Josie Alibrandi: from Looking for Alibrandi. This homegrown book is so awesome it’s been on the school reading list for twenty years. It was an important book long before #weneeddiversebooks was even a thing. Josie is an Italian-Australian struggling to find her true self due to clashes in both sides of her culture. If you’re looking for a character dealing with accepting her diversity, than look no further than Josie.

August Pullman: from Wonder. I’m not sure if this one falls more on the middle grade side of the fence than the young adult side, but I think it rates a mention because WOW. Auggie is one of those characters that moved me so much I’m sure he’ll stay with me forever.  Even though he was born with a facial deformity, August is just an ordinary kid, wanting ordinary things … like friendship. Wonder really highlights that despite our differences, we’re all the same underneath.

Evie: from Am I Normal Yet. She’s white, she’s straight, she’s middle class … so why is she diverse? Like many of us, Evie faces a mental illness that leaves her far from fitting into the ‘normal’ mold. What I love about this character is that she shows that diversity isn’t all about race, religion, or sexual orientation. It’s about so much more. I loved that Evie’s struggle feels real. She doesn’t fit in and she knows it, but tackling that … well, it’s not easy.


And those are my top five! Who are your favourite diverse characters? Have you come across any that I’ve missed?

Stacey NashStacey Nash has written her very own diverse character; a girl who suffers from an usual sleeping disorder. To find out more about this young adult author or to connect with her on social media (where she tries to be engaging), check out these places:, instagram, twitter, facebook.



hearing aid

If you listen…

In honour of NAIDOC (National Aborigines and Islanders Day Observance Committee) Week coming up this month, we’ve dedicated all our posts to the issue of diversity in fiction. For more information on NAIDOC Week, visit their website here.

I like to read diverse books, I think it’s important but it wasn’t until one of my favourite small readers asked me for a book with a hero/heroine ‘like her’ that I really started to understand. Even now, I know I’m only doing my best and can’t completely get it.

This small reader has significant hearing loss. She’s not completely deaf and she doesn’t think it should be a ‘plot’ so much but she wants to read about girls like her. Having adventures, friend issues, falling in love, fighting dragons – and maybe wearing their hearing aids or getting into trouble cos the battery is flat and they have to pretend to have some idea of what’s going on around them.hearing aid

She gave me advice when I had a character go deaf in my sci-fi series (LIFER, TEMPER) and is helping me with my first hard of hearing contemporary heroine. I feel getting the details right is important but am aware they won’t be right for all readers who might have hearing loss. I believe the character is more than her hearing and hope to show that. It’s a challenge for me as a hearing person, but one I think is worthwhile.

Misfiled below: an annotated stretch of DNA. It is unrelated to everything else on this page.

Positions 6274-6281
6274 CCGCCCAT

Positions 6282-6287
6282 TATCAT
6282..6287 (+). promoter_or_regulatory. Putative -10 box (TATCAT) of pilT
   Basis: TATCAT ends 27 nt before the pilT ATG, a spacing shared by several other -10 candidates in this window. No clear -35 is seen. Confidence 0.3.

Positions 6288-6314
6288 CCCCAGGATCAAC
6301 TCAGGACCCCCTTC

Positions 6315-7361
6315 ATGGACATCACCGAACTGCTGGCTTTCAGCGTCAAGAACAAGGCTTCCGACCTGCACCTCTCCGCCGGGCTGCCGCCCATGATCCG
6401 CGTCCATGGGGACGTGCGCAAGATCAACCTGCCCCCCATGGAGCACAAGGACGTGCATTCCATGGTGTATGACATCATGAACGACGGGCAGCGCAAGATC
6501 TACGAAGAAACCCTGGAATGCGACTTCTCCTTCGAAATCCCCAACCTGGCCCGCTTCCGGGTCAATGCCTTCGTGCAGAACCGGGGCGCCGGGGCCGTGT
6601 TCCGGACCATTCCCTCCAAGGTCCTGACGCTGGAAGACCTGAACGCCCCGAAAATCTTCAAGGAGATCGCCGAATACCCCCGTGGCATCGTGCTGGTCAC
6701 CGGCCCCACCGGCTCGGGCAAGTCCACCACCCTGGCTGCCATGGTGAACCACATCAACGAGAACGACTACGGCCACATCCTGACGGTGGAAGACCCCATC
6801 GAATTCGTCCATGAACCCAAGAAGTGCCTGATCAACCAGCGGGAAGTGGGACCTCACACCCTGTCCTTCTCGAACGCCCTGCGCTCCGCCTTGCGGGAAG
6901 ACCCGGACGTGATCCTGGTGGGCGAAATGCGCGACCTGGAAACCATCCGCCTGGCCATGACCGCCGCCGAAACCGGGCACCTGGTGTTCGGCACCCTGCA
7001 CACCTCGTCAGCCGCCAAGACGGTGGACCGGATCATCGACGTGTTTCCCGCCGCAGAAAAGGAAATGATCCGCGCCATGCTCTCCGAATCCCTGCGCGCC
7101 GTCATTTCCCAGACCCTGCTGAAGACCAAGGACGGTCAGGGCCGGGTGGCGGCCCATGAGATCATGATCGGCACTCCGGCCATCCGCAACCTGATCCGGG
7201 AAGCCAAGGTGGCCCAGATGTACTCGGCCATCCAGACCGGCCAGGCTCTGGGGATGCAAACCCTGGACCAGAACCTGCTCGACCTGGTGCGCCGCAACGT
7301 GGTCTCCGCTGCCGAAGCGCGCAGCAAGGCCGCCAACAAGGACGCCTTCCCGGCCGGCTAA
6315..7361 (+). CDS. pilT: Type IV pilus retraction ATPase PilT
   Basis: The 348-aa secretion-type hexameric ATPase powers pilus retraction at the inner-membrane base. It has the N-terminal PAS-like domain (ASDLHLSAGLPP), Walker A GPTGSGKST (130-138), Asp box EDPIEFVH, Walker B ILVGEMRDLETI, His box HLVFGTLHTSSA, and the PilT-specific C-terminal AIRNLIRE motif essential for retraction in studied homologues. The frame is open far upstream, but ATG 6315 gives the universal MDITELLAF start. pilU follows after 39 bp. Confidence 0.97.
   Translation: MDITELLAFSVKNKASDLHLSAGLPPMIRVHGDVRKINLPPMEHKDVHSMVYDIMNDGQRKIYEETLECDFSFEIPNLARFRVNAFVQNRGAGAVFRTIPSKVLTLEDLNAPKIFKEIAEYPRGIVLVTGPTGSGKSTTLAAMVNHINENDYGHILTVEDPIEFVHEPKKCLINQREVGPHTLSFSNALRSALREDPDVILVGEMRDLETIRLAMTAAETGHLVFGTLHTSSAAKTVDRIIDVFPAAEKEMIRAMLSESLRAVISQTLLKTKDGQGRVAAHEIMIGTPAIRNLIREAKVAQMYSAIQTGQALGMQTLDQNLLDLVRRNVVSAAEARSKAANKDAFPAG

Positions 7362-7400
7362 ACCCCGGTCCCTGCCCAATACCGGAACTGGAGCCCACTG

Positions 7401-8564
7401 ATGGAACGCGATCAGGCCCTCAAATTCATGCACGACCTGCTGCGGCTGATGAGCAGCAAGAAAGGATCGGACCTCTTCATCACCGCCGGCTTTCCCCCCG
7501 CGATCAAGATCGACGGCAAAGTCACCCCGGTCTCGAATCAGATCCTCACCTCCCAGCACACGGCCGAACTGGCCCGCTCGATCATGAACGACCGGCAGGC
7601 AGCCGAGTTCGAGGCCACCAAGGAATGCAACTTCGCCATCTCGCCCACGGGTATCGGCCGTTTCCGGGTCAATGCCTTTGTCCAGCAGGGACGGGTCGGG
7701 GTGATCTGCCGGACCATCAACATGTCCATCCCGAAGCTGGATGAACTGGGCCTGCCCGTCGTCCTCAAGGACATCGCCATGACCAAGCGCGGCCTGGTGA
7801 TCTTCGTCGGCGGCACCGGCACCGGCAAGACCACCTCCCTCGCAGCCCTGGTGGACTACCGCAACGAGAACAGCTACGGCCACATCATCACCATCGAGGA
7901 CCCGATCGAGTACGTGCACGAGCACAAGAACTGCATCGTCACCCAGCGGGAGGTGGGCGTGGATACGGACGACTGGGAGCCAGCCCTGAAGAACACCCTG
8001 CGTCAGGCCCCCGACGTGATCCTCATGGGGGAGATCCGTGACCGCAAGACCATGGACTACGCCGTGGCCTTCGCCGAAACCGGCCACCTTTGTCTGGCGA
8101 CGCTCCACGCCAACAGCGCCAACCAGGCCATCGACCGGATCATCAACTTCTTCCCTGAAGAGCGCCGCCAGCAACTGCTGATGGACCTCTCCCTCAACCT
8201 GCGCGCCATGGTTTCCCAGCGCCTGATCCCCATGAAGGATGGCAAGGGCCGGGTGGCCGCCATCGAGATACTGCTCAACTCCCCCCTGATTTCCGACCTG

Have you read any books with a character with hearing loss?



beck nicholas_ bec sampson

I always wanted to write. I’ve worked as a lab assistant, a pizza delivery driver and a high school teacher but I always pursued my first dream of creating stories. Now, I live with my family near Adelaide, halfway between the city and the sea, and am lucky to spend my days (and nights) writing young adult fiction.

Writing Diverse Right



More and more publishers are seeking diverse works (for good reason), and while more writers WANT to write diversely, most don’t feel qualified. So how do you write to something you don’t know? We have put together a few tips to help you get started.


Step 1

Unless you have first-hand experience within the minority you wish to write, then you must first admit you know NOTHING!

Step 2

For most authors research is key in any case, however if you plan to write about a minority then whether you are a pantser or plotter research is your logical next step. This goes beyond a simple Google search…

Step 3

Talk to people. Twitter, Facebook, the corner cafe, get out there and find out about people’s experiences. Most people are more than happy to talk to and educate others.

Step 4

So you want to pick up that pen…not yet. Take what you have learned so far and now look at what is out there already. There is no point writing diversely to fit the trend, like all books, yours must have an original point of view. Make sure your diverse characters fit the world you’ve put them in.

Step 5

Write the damn thing. Then polish until perfect.

Step 6

Find sensitivity readers, unlike your usual Beta readers, you want your sensitivity readers to point out any flaws in the representation of your diverse characters.

Step 7

Unless you are writing someones biography, completely factually based and irrefutable, then  your characters experiences may be viewed still as an inaccurate representation. By taking the time to do the steps above, your chance of backlash is decreased. Remember you cannot please everyone, some people didn’t like that vampires could sparkle.

Step 8

If you do make a mistake, apologise and learn from it.